Steichen married Clara Smith in 1903. They had two daughters, Katherine and Mary. In 1914, Clara accused her husband of having an affair with artist Marion H. Beckett, who was staying with them in France. The Steichens left France just ahead of invading German troops. In 1915, Clara Steichen returned to France with her daughter Kate, staying in their house in the Marne in spite of the war. Steichen returned to France with the Photography Division of the American Army Signal Corps in 1917, whereupon Clara returned to the United States. In 1919, Clara Steichen sued Marion Beckett for having an affair with her husband, but was unable to prove her claims.[9][10] Clara and Edouart Steichen eventually divorced in 1922. Steichen married Dana Desboro Glover in 1923. She died of leukemia in 1957. In 1960, aged 80, Steichen married Joanna Taub and remained married to her until his death, two days before his 94th birthday. Joanna Steichen died on July 24, 2010, in Montauk, New York, aged 77.[11]

Partnership with Stieglitz

Steichen met Alfred Stieglitz in 1900, while stopping in New York City en route to Paris from his home in Milwaukee.[12] In that first meeting, Stieglitz expressed praise for Steichen's background in painting and bought three of Steichen's photographic prints.[13]

In 1902, when Stieglitz was formulating what would become Camera Work, he asked Steichen to design the logo for the magazine with a custom typeface.[14] Steichen was the most frequently shown photographer in the journal.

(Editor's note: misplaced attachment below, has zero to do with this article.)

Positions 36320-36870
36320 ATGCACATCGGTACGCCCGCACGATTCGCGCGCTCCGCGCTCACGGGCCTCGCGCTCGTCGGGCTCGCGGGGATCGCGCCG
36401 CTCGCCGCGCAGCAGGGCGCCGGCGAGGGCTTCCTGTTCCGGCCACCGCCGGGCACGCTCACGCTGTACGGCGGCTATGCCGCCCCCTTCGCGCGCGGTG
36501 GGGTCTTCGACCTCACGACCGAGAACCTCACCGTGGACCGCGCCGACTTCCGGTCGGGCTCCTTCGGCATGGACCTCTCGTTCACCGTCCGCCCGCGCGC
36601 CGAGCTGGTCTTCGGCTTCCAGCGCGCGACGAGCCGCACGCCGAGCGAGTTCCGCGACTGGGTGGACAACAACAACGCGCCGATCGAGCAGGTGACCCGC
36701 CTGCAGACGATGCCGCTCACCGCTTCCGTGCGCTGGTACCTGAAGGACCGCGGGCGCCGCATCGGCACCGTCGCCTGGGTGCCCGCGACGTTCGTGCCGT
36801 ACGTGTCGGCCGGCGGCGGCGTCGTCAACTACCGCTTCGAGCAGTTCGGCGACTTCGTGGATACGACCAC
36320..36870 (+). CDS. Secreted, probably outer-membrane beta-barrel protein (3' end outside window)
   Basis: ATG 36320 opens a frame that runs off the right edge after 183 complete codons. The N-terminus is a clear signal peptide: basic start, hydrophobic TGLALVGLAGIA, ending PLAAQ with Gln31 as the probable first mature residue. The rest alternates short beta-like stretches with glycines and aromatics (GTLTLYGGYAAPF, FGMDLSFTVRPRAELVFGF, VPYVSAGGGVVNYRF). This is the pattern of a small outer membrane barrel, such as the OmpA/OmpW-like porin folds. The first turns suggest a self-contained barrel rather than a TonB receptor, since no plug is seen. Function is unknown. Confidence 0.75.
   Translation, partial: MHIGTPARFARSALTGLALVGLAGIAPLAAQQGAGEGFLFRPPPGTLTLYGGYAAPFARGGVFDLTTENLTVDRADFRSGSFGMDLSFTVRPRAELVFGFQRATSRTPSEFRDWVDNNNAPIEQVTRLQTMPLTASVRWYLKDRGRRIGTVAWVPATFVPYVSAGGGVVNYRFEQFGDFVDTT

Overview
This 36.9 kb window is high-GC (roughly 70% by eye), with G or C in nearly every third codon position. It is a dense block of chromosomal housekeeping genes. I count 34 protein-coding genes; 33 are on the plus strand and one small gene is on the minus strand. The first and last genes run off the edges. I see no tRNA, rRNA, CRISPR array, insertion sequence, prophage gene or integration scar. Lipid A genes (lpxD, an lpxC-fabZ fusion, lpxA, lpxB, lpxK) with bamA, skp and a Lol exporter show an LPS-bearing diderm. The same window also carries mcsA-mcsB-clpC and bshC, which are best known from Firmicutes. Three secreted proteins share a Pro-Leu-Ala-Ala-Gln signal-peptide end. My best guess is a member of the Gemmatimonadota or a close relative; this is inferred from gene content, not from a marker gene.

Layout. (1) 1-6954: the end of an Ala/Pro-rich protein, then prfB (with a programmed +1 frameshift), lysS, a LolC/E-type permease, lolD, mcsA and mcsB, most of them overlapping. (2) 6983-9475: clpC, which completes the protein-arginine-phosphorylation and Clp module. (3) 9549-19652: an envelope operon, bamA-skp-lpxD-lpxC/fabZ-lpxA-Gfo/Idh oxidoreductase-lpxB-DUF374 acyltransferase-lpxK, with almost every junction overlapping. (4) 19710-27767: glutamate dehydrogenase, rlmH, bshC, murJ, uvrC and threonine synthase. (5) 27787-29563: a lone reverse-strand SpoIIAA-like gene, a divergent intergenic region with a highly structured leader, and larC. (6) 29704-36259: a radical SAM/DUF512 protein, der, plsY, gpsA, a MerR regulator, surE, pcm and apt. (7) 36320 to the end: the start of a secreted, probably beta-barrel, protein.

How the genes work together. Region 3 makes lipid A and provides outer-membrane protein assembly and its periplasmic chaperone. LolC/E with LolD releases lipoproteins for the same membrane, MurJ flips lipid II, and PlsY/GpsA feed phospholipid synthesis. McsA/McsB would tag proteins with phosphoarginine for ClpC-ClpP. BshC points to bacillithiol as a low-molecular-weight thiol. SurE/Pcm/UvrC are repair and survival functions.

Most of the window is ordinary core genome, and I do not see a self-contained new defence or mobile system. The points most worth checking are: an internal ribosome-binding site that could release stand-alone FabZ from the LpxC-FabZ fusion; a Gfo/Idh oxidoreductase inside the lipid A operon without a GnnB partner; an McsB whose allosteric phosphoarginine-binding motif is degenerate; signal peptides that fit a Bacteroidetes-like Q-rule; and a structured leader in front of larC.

In 1904, Steichen began experimenting with color photography. He was one of the first people in the United States to use the Autochrome Lumière process. In 1905, Stieglitz and Steichen created the Little Galleries of the Photo-Secession, which eventually became known as 291 after its address. It presented some of the first American exhibitions of Henri Matisse, Auguste Rodin, Paul Cézanne, Pablo Picasso, and Constantin Brâncuși.

In 1911, Steichen was "dared" by Lucien Vogel, the publisher of Jardin des Modes and La Gazette du Bon Ton, to promote fashion as a fine art by the use of photography.[15] Steichen took photos of gowns designed by couturier Paul Poiret,[15] which were published in the April 1911 issue of the magazine Art et Décoration.[15] According to Jesse Alexander, this is "... now considered to be the first ever modern fashion photography shoot. That is, photographing the garments in such a way as to convey a sense of their physical quality as well as their formal appearance, as opposed to simply illustrating the object."[16]

Serving in the US Army in World War I (and the US Navy in the Second World War), Steichen commanded significant units contributing to military photography. After World War I, during which he commanded the photographic division of the American Expeditionary Forces, he reverted to straight photography, gradually moving into fashion photography. Steichen's 1928 photo of actress Greta Garbo is recognized as one of the definitive portraits of Garbo.

Later work

The initial publication of Ansel Adams' image Moonrise, Hernandez, New Mexico was in U.S. Camera Annual 1943, after being selected by Steichen, who was serving as photo judge for the publication.[17] This gave Moonrise an audience before its first formal exhibition at the Museum of Modern Art in 1944.[18]